Covered Call Trade Order

It all starts with the trade order. We have examined bid and asked price quotations and various order types. Now we will see how to properly open and close a covered call position.

Opening a Covered Call Position

Stock Trade Commands

Stock is simply bought or sold in a covered call trade order. It is bought upon trade entry (often abbreviated as “BOT”) and sold upon closing of the position.

Option Trade Commands

Stock options are never just bought or sold, but are instead bought or sold in order to open or close. The following table lists the option trade commands and how they are used:

Figure 4.10

Option Trade Commands
Abbreviation Command When Used
STO Sell to open Used to short options; we STO calls to write a covered call.
BTC Buy to close Closes short option position by repurchasing the options. Necessary to close a covered call.
BTO Buy to open Opens a long option position.
STC Sell to close Closes a long option position by selling the options.

For example, opening a bear call spread, in which we sell a call and buy a higher-strike call, would involve two orders to open. Let’s assume we sold the DELL Dec. 22.5 Call and bought the DELL Dec. 25 Call; we would sell the 22.5 Call to open and buy the 25 Call to open. We would close the trade with buy and sell orders to close:

Figure 4.11

Option Trade Commands – Bear Call Spread
Opening Orders Options Closing Orders
Sell to Open (STO) DELL Dec. 22.5 Call Sell to Close (STC)
Buy to Open (BTO) DELL Dec. 25 Call Buy to Close (BTC)

The Trade Order Form

Every trade order submitted online requires you to fill out a trade order form, no matter the type of trade being placed. These are the elements of every covered call trade order:

  • Stock symbol
  • Stock action taken (buy or sell shares)
  • Number of shares being bought (or being sold, when closing)
  • Call option symbol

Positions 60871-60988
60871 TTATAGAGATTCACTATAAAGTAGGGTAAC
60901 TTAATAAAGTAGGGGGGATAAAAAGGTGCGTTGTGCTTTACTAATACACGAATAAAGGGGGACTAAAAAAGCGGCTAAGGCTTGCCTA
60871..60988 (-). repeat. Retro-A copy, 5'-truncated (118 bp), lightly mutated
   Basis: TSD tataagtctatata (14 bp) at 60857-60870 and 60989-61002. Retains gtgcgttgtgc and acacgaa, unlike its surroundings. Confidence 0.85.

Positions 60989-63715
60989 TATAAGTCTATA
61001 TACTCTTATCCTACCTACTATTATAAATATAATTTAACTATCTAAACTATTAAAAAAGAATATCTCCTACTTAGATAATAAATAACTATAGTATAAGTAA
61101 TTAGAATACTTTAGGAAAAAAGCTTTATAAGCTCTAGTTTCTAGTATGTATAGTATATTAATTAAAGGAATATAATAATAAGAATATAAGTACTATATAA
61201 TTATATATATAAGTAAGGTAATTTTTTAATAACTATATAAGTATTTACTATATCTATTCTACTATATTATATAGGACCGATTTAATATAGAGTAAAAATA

• Call option action taken (sell to open, buy to close)
  • Number of call contracts being sold to open (or bought to close)
  • Price
  • Duration of order (Day and GTC frequently are the only choices)
  • Advanced orders, if any (contingent, etc.)
  • Routing of order (where a choice is provided)

The trade order is where the covered call comes to life. The covered call trade order form is simplicity itself, and entering the order is a simple process. Before running a trade, you should be clear on several important elements of the trade.

Decisional Process for Trade Order

  1. Position Size. The first decision is the size of the position – how many shares and contracts. In a covered call position, the number of shares bought/owned and contracts written must balance. If you are writing less than all your portfolio shares, the order nonetheless must balance.
  2. Entry Strategy. You must decide whether to write the calls simultaneously with the stock buy (that is, enter it as a combo trade) or to leg in – meaning to buy the stock first and then write the calls later, perhaps days later.

In a buy-write trade, the stock and call legs are entered simultaneously as a combination trade. In a leg-in trade, you would not use a covered call order form, just a trade order to buy the stock.

  1. Order Type. Using a market order to enter the covered call trade generally leads to poor fills, as discussed further on. Many brokers allow the buy-write order to be entered as a combo trade, meaning that you cannot be filled just on one leg of the trade (inapplicable when only buying the stock). Entry orders for covered calls never use a stop or stop limit.

As discussed in more detail below, the better practice is to enter the trade as a limit order specifying a net debit amount as the price. Trying to enter limit prices on the stock and call separately would make no sense, however, because it means chasing the desired fill on two separate securities. It is better to enter a net debit limit price that is acceptable to you. The net debit order lets the market decide where to adjust the price. Of course, the market could rise away from your limit, leaving you unfilled.

  1. Order Duration. As discussed below, you have a choice of duration. The default choice is always a day order. Many brokerages only allow day orders and GTC orders for covered call trades, but this varies by broker. Buy-writers should always use a day order, since there is no way to know for sure when implied volatility will evaporate, taking all the potential return out of a trade – and there is no point writing it once the return is gone. If you are consistently not getting filled on your orders, the solution is not to use a longer order duration, but to increase the net debit limit price specified.
  2. Call Strike and Expiration Month. You must know which call strike and expiration month you wish to sell, and option symbol. The rationales for making these decisions are covered further on. If you are working from a covered call list or scan, it should present the correct call symbol.

Note on leg-in and portfolio trades. If you are already long the stock, you do not use the covered call order form; you typically will use a simple option form (be sure you are selling call options).

Once we know these trade parameters – and only then – we are ready to write the covered call.

>> How To Calculate Covered Call Returns

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